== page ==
"I am not one who was born in the custody of wisdom. I am one who is fond of olden times and intense in quest of the sacred knowing of the ancients." Gustave Courbet

25 July 2018


Curtis, Crater Lake, 1923

The word "listen" is often used to begin a story.  Every story needs a storyteller and a story-listener, because while the one offers the necessary words, the other gives the necessary silence.  Children were traditionally taught to pay similar attention to the land, "to listen intently when all seemingly was quiet," in the words of Luther Standing Bear.  Listening lets the outer world be re-created within you.  Listening means being willing to let one's borders be porous.  Listening does what light does for a seed, asking it to swing upwards into life and giving it a reason to do so.  "Listen, and you will hear the patterns of life.  Are they the same, or is there a change in the sounds?" is how the Ojibwa storyteller Ignatia Broker describes an early lesson for a child, adding that children were encouraged to listen to an older person before they spoke themselves.  Inuit people were happier with children who took their time learning to talk because listening was the skill needed to to learn fast: speaking could wait.

To get the attention of a child, you can shout "Shut up!" or you can normally say "Listen!"  When children want other children to hear them, they generally say "Listen!"  And it normally works.  Moreover, there is a different quality of attention given in response: "Shut up!" may provoke resentful attention while "Listen!" may invite an unguarded curiosity.  Demanding someone's silence is one thing; offering your own is another.  I remember disliking -- to the point of fury -- silence being imposed on us, but being spellbound by self-willed silence, breathing in silver air, mirrored as water.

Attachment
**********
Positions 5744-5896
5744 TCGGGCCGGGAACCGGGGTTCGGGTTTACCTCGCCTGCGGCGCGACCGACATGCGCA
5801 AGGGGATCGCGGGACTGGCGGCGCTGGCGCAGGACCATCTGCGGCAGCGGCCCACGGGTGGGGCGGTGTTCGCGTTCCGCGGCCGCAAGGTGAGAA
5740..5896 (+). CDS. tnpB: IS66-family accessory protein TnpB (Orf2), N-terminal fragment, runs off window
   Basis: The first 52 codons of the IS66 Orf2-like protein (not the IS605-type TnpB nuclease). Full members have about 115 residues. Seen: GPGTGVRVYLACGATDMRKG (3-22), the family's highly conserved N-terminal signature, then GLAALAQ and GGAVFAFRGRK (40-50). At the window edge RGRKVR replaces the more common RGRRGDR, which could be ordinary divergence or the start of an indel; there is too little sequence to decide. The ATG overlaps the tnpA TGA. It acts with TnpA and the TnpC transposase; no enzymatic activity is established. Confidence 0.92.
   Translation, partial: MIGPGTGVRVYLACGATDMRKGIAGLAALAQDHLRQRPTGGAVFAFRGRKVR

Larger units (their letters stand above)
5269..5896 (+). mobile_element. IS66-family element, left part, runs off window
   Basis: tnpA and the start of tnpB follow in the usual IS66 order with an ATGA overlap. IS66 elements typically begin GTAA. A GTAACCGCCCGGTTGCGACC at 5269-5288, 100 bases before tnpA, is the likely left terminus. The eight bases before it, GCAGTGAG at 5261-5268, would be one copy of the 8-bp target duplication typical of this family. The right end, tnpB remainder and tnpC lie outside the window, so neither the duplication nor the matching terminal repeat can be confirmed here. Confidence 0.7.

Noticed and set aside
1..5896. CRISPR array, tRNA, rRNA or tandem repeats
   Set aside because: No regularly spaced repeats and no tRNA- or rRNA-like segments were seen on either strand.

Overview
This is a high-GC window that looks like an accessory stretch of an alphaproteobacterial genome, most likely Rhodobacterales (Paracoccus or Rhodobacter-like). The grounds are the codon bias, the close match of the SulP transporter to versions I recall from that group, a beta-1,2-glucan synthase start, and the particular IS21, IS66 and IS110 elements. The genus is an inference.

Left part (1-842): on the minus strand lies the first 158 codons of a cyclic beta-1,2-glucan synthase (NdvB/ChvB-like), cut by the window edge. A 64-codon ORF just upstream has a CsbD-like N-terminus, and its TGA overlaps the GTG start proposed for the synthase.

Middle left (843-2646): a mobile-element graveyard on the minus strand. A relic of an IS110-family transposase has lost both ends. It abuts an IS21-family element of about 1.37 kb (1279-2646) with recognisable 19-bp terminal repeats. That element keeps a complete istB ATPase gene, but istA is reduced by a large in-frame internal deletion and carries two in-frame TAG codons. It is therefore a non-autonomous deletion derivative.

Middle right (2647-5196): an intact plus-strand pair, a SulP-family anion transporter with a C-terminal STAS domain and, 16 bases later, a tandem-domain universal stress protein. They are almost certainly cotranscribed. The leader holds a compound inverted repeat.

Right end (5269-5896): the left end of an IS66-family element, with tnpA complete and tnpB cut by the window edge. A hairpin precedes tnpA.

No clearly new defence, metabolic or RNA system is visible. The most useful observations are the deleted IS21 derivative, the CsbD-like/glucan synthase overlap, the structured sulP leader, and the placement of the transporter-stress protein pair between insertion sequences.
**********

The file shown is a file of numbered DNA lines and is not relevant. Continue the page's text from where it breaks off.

"Silence, love, reverence -- this is the trinity of first lessons," says Charles Eastman, on the trivium of the Native American Ohiyesa people.  Silence is "the sign of perfect equilibrium.  Silence is the absolute poise or balance of body, mind, and spirit."

If silence is revered, words are honored.  From the moment children begin to speak, they are taught to respect speech, "how to use the word and how not to use it," says Henry Old Coyote (Crow).  "The word is all-powerful, because it can build a man up, but it can also tear him down.  That's how powerful it is.  So a child is taught  to use words tenderly and never against anyone."

Jay Griffiths, from Kith: The Riddle of the Childscape

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